There are a ton of crazy workout gadgets out there that are absolute wastes of time.
I am sure you have tried a few now and again and can name some that were totally useless.
Well, one item that you might have seen at one time or another that is NOT useless, is the Globe Gripz handles.
I have been training with Globe Gripz off and on since 2012. I immediately was impressed by their packaging and the quality of the product.
For the last few weeks, though, Globe Gripz have been a weekly part of my training. In fact, I have had a resurgence in my Biceps training, especially in the Barbell Curl.
For several years, I did not do Barbell Curls because they hurt my wrists and forearms so intensely sometimes that I would feel the leftover pain for several days down the line.
However, with Globe Gripz on the bar, I feel ZERO pain in these areas when curling. I have been able to put several good, solid weeks of training in and have upped my 1-Rep-Max in the Barbell Curl to 160-lbs and have been increasing my repetitions with 135-lbs on the bar on a near weekly basis, nearly hitting 10 reps just yesterday.
Barbell Curl Training
Here some clips of some of the recent Bicep Curl training sessions…
Barbell Curl: 135-lbs X 10 (Almost) + Attempt at 170-lbs Barbell Curl with Globe Gripz
Strict Barbell Curl: 155, 157.5, 160-lbs
If you feel the same kind of pain in the Barbell Curl that I do, I strongly encourage you to check out Globe Gripz. Naturally, there are LOTS of other ways Globe Gripz can be used, just like Fat Gripz and the other Instant Thick Bar Handles that are on the market. Barbell Curls is simply what I use Globe Gripz for the most. Actually, that’s all I really use them for.
You can get Globe Gripz here => Globe Gripz
I am sure the Form Police will show up and say these curls ARE NOT STRICT. That’s fine. My response is “Show me your video with stricter form and comparable weight.”
Now, I am also aware that there are strict curl competitions, where people stand against a wall or some other structure to prevent swaying back or using the delts and back for assistance.
Awesome! I am all about competition and comparing my lifts against others, ESPECIALLY when there is a standard, so I tried them too.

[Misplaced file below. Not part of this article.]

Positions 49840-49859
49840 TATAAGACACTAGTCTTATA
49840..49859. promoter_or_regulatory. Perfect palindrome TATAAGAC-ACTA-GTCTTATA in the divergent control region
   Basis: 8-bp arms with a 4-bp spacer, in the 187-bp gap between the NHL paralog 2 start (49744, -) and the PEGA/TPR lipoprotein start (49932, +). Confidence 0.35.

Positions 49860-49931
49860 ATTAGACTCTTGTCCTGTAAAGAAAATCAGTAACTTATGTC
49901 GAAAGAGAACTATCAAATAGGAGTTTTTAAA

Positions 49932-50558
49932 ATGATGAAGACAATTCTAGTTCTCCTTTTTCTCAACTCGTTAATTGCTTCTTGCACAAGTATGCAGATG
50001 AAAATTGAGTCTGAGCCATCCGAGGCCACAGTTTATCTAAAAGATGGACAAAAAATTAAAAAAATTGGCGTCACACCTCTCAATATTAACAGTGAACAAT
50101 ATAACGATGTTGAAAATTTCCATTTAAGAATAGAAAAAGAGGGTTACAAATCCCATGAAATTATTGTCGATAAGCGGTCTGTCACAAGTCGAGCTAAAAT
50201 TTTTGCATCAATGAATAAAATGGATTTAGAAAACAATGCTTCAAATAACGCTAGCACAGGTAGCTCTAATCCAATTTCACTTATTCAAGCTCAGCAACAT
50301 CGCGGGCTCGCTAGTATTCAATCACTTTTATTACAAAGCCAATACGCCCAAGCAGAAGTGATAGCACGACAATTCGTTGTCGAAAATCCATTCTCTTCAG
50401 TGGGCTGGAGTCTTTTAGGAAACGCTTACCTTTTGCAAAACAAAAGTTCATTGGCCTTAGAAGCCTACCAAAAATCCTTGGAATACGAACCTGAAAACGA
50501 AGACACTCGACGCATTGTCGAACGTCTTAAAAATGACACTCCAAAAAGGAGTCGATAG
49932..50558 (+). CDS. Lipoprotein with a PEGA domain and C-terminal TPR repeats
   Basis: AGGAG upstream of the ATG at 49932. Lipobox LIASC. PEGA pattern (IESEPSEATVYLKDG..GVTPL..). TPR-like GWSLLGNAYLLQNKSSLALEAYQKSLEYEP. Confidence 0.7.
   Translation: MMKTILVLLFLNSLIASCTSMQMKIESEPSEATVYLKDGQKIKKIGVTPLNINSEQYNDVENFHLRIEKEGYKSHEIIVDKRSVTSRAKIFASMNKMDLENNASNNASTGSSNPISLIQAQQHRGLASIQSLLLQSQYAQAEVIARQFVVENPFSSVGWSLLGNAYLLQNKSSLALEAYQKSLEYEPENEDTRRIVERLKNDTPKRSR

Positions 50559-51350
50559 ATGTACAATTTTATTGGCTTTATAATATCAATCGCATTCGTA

I have seen a few clips of these competitions and an EZ-Bar is often used. So I gave this a try using an EZ Bar in an attempt to match the competition standard as closely as possible. Here is the video…
Strict Curl with Back Against Door: +/- 158-lbs
I really do not know where this would put me in the established competition lifts that exist. I am assuming that for my bodyweight (about 235 on the day of that lift), this would be pretty low, as I am sure the competitors have a much better grasp on the proper technique of the lift. For instance, I noticed some substantial stress on my lumbar during the first rep and had to adjust where I had my feet to reduce it. It’s definitely not just a vacation performing this lift, especially when you are going for a near-max.
So, here’s the deal. Some people think Curls are stupid. If you feel this way, that is fine.
I personally like to keep track of things like this. I have an idea of my PR in lots and lots of lifts and I like to push myself in this nature.
Plus, I love competition. Ever since I was a child and played baseball, I have loved the field of competition.
Over the years, that field turned from a diamond of dirt and grass with a fence around it to the Strongman and Grip Strength Platforms.
If I can find a Strict Curl competition nearby, I might add that to my Competition Portfolio as well. If anyone is familiar with them, I’d love to hear about them.
Now, if you are not into competition, but just want to get bigger and stronger arms, then be sure to check out Call to Arms, an ebook I put out last year with Joe Meglio.
Check out Call to Arms => How to Get Bigger Stronger Arms
Naturally, the chain is only as strong as its weakest link. If you are not training your biceps with some intensity on a regular basis, then they could be your weakest link. At the least, they might hold you back on other lifts. At worst, you could run the risk of tearing a bicep and be out of competition and training for a while, waiting for it to heal.
Intense Arm Training, like what we cover in Call to Arms can help you erase that weakness.
Also, if you are Grip Enthusiast, you should consider adding Arm Training of some sort to your routine. Both Paul Knight and Steve McGranahan have made mention of the relationship between Grip Strength and their overall arm strength.
All the best in your training,